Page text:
The difference is this : in the original, the moral is (again) that following your heart will lead to suffering ; in the rehash, the moral is that following your heart is not only noble but profitable.
The stories therefore being taught to our children is that “doing the right thing is always right” without also teaching them that “the right thing” is not a matter of words and wholly imagined etatist ideals, but a matter of might – that is, strength and resources. In doing so, we lull the next generation, like the last, into channeling their energies into social media blackholes and polling booths. Not that everyone is cut out for politics, but the idealistic whirlpool does more than just waste time, it brings down with it any meaningful productivity.
The “doing what’s right” morality is what keeps productive women out of the workplace, it’s what keeps pharmaceutical firms successfully hawking anti-depressants, it’s what keeps you from enjoying what you have instead of whatever it is that you imagine you’re deserving of.ix
So do what you must, whatever that may be, and say “yes” to opportunity.
Stop dreaming and start living!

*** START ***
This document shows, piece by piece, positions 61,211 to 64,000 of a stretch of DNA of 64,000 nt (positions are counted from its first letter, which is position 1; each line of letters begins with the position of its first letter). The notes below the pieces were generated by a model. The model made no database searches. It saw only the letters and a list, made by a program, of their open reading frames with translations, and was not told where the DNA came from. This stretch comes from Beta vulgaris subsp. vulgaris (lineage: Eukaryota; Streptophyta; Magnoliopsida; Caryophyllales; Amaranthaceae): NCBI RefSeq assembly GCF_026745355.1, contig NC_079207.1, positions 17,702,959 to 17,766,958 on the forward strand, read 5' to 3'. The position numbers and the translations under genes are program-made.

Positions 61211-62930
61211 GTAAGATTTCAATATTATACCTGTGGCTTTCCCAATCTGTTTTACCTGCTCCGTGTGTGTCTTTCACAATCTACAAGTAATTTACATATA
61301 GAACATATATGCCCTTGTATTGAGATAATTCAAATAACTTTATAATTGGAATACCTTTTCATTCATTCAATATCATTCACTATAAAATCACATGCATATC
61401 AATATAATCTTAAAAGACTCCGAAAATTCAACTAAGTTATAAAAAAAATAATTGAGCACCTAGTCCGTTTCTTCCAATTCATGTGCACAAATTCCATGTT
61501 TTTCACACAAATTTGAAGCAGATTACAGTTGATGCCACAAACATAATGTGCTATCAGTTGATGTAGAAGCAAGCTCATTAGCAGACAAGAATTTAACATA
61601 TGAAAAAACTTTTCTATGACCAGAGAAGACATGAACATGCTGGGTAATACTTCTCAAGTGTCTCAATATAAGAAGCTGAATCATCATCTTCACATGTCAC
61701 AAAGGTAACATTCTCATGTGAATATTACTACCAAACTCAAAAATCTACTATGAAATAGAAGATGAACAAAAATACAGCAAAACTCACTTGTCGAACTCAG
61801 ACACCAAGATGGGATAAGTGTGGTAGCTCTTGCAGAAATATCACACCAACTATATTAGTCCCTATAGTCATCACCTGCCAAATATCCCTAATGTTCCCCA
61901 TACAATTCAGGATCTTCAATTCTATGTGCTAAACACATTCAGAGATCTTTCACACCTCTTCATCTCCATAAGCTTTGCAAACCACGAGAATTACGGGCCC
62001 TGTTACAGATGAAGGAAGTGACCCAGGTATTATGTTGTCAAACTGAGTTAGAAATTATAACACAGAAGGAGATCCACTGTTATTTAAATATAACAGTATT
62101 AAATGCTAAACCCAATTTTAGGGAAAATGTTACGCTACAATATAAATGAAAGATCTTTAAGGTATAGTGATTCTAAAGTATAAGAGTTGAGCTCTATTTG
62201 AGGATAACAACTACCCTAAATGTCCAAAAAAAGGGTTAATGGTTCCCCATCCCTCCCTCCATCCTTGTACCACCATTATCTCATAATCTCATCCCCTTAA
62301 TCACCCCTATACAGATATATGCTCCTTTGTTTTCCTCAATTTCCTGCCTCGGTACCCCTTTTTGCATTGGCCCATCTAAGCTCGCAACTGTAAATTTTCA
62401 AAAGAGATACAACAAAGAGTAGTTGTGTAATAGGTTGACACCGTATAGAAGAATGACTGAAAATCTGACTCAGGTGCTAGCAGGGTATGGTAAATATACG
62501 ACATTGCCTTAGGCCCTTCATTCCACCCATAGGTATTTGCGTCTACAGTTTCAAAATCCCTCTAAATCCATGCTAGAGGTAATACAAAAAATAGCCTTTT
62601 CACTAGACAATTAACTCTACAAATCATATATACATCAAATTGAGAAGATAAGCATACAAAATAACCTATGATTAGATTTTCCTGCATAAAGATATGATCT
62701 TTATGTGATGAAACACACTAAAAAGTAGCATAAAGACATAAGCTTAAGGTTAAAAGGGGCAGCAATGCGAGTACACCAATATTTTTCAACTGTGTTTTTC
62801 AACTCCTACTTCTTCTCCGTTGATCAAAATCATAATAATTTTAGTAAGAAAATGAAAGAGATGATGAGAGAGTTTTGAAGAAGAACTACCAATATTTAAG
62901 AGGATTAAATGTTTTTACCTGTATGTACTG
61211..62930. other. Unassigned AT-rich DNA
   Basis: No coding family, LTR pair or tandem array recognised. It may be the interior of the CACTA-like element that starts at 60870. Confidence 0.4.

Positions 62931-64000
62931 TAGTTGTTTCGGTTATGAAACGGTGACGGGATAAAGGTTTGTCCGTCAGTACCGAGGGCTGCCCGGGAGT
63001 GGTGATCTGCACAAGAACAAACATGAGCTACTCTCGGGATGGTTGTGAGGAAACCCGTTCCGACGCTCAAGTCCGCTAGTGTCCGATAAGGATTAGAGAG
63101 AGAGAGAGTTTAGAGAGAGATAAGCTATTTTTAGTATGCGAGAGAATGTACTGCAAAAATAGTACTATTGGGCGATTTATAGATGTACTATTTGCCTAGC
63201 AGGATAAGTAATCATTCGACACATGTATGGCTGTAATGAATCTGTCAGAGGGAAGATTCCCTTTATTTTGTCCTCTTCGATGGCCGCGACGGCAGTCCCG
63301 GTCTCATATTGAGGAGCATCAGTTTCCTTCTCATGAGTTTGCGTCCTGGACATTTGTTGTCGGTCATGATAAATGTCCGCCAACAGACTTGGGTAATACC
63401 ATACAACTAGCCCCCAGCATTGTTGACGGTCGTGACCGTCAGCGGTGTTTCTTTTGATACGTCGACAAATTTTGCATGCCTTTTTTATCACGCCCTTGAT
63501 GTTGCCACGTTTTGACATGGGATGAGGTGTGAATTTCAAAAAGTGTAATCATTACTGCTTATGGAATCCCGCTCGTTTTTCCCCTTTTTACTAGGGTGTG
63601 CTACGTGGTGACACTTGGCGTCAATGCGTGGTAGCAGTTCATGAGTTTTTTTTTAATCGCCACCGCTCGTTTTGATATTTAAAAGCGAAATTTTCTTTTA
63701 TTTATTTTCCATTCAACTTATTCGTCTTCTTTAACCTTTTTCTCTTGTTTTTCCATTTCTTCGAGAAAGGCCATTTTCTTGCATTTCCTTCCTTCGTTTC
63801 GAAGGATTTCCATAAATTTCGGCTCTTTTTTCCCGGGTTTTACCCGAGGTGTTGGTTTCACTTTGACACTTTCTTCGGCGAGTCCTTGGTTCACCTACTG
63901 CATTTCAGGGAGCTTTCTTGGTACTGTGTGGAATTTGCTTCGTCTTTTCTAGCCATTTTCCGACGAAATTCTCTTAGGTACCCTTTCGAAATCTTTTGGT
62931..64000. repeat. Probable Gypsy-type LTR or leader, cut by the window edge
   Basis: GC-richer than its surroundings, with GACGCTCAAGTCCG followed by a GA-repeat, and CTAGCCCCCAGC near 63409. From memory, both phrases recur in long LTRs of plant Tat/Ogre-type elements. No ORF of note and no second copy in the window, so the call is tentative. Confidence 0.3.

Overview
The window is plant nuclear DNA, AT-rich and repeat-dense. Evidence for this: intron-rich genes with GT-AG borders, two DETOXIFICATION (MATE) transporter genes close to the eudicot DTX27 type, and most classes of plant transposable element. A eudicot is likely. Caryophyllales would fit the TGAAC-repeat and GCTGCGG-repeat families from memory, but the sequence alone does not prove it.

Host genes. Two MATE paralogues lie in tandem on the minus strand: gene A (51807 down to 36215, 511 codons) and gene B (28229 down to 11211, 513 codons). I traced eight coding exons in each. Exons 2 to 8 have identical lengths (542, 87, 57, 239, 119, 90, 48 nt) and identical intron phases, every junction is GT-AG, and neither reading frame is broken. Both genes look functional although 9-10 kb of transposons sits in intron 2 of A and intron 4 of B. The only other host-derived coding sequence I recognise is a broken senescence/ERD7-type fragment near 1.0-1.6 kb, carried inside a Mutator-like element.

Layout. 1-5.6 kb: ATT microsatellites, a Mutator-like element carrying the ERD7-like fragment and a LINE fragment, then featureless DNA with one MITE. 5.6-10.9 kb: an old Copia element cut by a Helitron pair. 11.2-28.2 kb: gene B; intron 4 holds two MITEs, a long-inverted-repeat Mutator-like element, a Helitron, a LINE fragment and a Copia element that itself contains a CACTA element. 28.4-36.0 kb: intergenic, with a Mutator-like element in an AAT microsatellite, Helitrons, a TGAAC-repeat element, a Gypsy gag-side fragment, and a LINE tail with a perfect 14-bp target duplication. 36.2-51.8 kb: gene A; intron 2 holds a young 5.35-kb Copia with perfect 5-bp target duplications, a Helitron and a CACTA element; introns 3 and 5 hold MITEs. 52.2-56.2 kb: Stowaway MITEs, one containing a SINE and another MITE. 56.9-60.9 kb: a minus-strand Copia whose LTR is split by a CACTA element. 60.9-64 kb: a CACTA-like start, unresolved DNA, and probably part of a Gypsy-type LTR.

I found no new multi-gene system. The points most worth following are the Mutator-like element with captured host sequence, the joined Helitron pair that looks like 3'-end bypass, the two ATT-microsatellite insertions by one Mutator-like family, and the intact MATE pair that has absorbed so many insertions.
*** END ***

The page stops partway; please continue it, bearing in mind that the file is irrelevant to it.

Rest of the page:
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- The adaptation was written by Alan Jay Lerner, who also wrote An American in Paris.↩
- Shaw’s words.↩
- To quote Shaw via character Henry Higgins:
If you can’t stand the coldness of my sort of life, and the strain of it, go back to the gutter. Work til you are more a brute than a human being; and then cuddle and squabble and drink til you fall asleep. Oh, it’s a fine life, the life of the gutter. It’s real: it’s warm: it’s violent: you can feel it through the thickest skin: you can taste it and smell it without any training or any work. Not like Science and Literature and Classical Music and Philosophy and Art. You find me cold, unfeeling, selfish, don’t you? Very well: be off with you to the sort of people you like. Marry some sentimental hog or other with lots of money, and a thick pair of lips to kiss you with and a thick pair of boots to kick you with. If you can’t appreciate what you’ve got, you’d better get what you can appreciate.↩